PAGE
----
After years of negotiations, Botswana has signed a new agreement with South African company De Beers, marking a significant milestone in their diamond trade partnership. The government and De Beers issued a joint statement affirming that the new deal aligns with the aspirations of the people of Botswana.
President Mokgweetsi Masisi had previously threatened to sever ties with De Beers unless a mutually beneficial agreement was reached. The previous agreements heavily favored De Beers, which had obtained up to 90% of Botswana’s diamonds in 2011. President Masisi championed for a fairer distribution of the country’s resources, resulting in the new agreement that will see Botswana receiving a greater share of the diamonds.
According to reports from Bloomberg, the new agreement stipulates that Botswana will receive 30% of the diamonds, with the government aiming to negotiate for an even higher share, possibly reaching 50%. Although the government and De Beers jointly own the Debswana mining business, the distribution of rough diamonds has been imbalanced, with De Beers reaping the majority of the benefits. President Masisi emphasized the need for a more equitable arrangement, stating that Botswana had been receiving far less than it rightfully deserved.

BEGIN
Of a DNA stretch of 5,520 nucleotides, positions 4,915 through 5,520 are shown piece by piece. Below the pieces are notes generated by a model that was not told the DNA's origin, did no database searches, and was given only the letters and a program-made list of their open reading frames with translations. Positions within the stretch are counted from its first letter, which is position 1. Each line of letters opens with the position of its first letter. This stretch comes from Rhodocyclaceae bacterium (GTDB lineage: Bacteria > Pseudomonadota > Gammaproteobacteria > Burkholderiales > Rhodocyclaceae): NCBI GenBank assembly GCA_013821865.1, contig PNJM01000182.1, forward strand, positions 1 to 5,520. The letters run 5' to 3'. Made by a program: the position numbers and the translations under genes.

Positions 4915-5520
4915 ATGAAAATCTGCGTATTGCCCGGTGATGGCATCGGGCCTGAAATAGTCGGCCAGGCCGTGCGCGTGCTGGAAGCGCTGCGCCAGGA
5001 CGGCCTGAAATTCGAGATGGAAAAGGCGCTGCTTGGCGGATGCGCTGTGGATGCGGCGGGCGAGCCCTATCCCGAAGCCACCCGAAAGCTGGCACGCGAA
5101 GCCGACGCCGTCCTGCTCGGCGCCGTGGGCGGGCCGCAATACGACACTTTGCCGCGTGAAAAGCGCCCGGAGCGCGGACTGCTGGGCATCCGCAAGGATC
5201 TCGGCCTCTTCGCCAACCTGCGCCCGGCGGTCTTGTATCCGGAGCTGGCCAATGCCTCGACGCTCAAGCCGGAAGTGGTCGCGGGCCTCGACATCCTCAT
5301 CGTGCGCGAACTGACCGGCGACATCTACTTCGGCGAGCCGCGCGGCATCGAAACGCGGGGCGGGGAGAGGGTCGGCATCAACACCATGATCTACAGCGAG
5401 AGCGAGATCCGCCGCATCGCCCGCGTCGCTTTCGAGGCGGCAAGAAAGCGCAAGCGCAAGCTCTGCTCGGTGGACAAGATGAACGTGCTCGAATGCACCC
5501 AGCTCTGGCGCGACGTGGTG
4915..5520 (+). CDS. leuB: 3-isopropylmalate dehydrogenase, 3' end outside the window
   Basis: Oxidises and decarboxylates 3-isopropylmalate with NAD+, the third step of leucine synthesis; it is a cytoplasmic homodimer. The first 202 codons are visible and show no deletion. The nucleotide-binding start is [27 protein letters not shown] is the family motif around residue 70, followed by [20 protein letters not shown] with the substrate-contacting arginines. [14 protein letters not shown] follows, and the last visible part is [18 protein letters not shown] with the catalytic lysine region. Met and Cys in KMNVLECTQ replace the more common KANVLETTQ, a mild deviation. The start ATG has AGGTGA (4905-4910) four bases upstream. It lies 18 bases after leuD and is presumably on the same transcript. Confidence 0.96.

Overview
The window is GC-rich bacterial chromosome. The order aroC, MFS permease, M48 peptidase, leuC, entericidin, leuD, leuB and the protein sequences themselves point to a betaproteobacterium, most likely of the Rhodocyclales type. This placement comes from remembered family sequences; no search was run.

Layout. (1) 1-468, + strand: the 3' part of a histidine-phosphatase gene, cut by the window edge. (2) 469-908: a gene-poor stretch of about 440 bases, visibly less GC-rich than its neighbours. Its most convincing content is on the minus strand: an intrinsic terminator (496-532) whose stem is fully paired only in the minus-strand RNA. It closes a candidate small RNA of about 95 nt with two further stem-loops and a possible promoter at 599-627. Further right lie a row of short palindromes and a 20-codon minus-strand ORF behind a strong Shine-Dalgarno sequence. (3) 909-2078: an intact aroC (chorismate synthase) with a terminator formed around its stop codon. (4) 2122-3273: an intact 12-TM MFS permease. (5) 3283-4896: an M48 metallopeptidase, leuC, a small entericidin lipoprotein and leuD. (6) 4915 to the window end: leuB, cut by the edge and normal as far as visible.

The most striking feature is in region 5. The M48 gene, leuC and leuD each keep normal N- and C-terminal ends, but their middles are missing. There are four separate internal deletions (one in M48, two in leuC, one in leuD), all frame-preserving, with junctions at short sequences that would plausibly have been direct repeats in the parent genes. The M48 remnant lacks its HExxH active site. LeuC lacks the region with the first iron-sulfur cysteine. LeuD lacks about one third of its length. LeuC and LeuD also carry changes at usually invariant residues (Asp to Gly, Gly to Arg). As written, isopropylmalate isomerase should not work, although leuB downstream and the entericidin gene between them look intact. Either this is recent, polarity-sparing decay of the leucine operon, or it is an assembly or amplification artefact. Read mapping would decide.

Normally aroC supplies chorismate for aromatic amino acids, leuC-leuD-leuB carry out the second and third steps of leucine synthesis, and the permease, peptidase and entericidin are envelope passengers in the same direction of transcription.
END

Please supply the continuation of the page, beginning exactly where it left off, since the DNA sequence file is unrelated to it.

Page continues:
The deal was reached just before the expiration of the previous agreement, underscoring the tensions that surrounded the negotiations. The financial stakes are enormous, as rough diamond mining accounts for one-third of Botswana’s GDP, while De Beers derives 70% of its revenue from operations in Botswana. The continuation of this commercial partnership, which commenced in 1966, is now secured with the extension of the rough diamond sales agreement for ten years.